During 2000, the facility contracted with an energy services company (ESCo), to implement a peak shaving/ load shaping program under a master Energy Savings Performance Contract (ESPC). An objective of this program was to ensure reliable long-term operation of these engine-generators as emergency backup units for the facility's critical loads. Hence, the key was to utilize savings generated by a more aggressive operating strategy to fund overhauls of the engines, switchgear, and other related auxiliary equipment and provide a more rigorous ongoing preventative maintenance program. An additional objective was to generate excess savings that could be used to leverage upgrade of other energy infrastructure equipment at the facility. Under the contract, the ESCo would implement and maintain all the measures at their own expense and be compensated by the facility out of a portion of the annual savings generated. In this manner, the facility could accomplish its mission objectives with no upfront capital investment.

The primary basis of savings for this strategy was to take advantage of the RTP component of the facility's utility bill. Under the applicable GP rate guideline, for a facility to have an RTP component, a CBL must be established. While the existing CBL provided some RTP operating benefits, a lower CBL would provide additional opportunities to generate further RTP savings. Hence, this load shaping program targeted an additional adjustment to the CBL. This required a new contract rate with GP and one year of operation to establish a new CBL. After implementation of the new rate, one year of proven operation of several load management strategies was required to reduce the peak electrical demand for calendar year 2001.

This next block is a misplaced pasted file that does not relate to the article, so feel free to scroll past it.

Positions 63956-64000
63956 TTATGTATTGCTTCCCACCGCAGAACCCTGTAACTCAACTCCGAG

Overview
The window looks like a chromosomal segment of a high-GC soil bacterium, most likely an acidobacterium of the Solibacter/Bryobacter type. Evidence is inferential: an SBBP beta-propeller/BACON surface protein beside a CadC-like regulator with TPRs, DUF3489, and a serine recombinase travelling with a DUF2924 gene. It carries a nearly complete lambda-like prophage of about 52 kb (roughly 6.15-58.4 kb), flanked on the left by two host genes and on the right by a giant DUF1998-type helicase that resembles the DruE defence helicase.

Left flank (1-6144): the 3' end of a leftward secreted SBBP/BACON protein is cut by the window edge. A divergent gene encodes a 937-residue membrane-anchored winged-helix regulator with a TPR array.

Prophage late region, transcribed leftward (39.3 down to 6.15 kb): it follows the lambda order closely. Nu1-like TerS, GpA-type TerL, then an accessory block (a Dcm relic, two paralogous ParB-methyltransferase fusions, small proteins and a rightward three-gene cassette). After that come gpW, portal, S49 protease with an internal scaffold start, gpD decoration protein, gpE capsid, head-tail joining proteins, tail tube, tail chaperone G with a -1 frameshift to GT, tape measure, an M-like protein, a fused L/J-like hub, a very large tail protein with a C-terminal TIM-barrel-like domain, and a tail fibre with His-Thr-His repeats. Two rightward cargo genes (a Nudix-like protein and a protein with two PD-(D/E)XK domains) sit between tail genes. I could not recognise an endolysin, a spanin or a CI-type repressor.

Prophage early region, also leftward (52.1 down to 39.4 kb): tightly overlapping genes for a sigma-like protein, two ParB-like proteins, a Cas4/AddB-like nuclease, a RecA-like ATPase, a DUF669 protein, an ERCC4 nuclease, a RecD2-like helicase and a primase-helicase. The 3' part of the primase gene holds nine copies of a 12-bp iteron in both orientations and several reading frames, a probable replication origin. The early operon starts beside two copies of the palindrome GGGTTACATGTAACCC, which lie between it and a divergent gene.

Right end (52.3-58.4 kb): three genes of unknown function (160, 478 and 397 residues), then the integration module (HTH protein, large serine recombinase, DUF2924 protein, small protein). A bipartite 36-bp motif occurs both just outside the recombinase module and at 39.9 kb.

After detailed analysis of all electric rate options and load shape strategies, it was determined that it would be most advantageous to lower the CBL during the more expensive peak period, 2:00 p.m. to 7:00 p.m. summer weekdays. In addition to meeting the peak period requirements, operation would be required for all GP peak hours, 7:00 a.m. to 10:00 p.m. weekdays. Per GP's guidelines, this could be accomplished by going off of the RTP-type rate during 2001. This would remove the CBL and the facility would be charged only at the traditional TOU rate. After 2001, the facility could return to service under the RTP rate with a newly established CBL based on the 2001 actual load. If the actual load in 2001 could be driven down by on-site electric generation and other load management systems during peak periods, then the CBL could be set at these lower load levels for 2002 and beyond. This strategy would create significant recurring annual savings. It was also determined that additional savings could be achieved each year by setting more aggressive targets for the IS program and through more aggressive electric generation during RTP periods when the price was above the break-even threshold.